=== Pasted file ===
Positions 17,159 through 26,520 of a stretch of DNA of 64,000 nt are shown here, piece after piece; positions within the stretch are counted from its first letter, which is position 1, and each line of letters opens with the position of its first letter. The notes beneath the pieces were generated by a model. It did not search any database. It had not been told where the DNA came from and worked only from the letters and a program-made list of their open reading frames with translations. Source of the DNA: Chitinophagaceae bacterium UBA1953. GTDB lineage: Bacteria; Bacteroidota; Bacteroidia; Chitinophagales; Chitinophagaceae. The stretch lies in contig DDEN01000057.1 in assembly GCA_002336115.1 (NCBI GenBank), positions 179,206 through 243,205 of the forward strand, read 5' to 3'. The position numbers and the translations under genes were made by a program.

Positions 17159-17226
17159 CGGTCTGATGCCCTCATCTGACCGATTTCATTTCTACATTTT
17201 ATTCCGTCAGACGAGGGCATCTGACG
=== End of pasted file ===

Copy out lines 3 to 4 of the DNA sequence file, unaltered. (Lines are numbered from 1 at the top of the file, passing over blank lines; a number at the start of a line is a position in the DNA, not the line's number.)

17159 CGGTCTGATGCCCTCATCTGACCGATTTCATTTCTACATTTT
17201 ATTCCGTCAGACGAGGGCATCTGACG